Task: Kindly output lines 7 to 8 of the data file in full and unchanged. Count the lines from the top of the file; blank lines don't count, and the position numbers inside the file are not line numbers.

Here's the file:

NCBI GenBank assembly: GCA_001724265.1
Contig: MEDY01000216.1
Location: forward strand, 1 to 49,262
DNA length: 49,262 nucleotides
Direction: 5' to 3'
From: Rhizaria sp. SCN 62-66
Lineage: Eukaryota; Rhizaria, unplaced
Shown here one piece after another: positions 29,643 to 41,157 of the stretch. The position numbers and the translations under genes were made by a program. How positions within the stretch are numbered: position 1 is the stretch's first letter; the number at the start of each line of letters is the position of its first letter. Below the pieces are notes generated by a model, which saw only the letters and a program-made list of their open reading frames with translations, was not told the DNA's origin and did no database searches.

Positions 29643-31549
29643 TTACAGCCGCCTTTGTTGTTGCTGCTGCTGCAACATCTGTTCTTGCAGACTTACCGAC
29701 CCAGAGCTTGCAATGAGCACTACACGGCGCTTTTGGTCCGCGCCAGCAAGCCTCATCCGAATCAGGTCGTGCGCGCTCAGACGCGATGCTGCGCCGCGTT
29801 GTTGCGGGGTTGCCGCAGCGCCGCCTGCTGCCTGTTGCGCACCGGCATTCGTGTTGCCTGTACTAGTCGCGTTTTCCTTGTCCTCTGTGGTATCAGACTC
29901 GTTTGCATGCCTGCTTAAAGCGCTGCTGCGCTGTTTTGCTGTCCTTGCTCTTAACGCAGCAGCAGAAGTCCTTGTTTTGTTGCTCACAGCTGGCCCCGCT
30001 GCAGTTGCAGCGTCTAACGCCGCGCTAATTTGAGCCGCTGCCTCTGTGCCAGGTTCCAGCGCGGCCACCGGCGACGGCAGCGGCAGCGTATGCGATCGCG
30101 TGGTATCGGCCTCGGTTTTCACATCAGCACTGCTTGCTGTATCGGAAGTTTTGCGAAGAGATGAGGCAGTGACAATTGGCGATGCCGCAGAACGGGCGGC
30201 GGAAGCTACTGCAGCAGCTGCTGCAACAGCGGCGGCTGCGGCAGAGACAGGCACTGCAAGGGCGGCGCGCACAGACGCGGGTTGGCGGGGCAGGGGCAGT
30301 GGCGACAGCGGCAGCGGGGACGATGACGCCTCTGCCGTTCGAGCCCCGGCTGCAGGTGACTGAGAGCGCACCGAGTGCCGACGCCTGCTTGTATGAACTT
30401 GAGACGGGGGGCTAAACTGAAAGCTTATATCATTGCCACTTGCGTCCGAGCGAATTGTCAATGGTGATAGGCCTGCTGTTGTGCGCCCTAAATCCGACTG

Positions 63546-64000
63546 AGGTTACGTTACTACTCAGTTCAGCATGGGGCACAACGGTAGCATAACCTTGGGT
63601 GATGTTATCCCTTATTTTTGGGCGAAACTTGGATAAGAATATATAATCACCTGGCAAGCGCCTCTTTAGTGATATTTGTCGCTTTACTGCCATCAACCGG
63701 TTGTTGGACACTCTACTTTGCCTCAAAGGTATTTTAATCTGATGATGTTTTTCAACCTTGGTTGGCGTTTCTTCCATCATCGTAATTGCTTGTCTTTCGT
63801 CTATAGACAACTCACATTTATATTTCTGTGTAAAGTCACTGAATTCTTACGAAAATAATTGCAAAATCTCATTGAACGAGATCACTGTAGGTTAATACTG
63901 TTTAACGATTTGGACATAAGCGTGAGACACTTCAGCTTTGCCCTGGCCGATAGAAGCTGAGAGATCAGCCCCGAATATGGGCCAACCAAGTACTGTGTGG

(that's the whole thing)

Lineage: Eukaryota; Rhizaria, unplaced
Shown here one piece after another: positions 29,643 to 41,157 of the stretch. The position numbers and the translations under genes were made by a program. How positions within the stretch are numbered: position 1 is the stretch's first letter; the number at the start of each line of letters is the position of its first letter. Below the pieces are notes generated by a model, which saw only the letters and a program-made list of their open reading frames with translations, was not told the DNA's origin and did no database searches.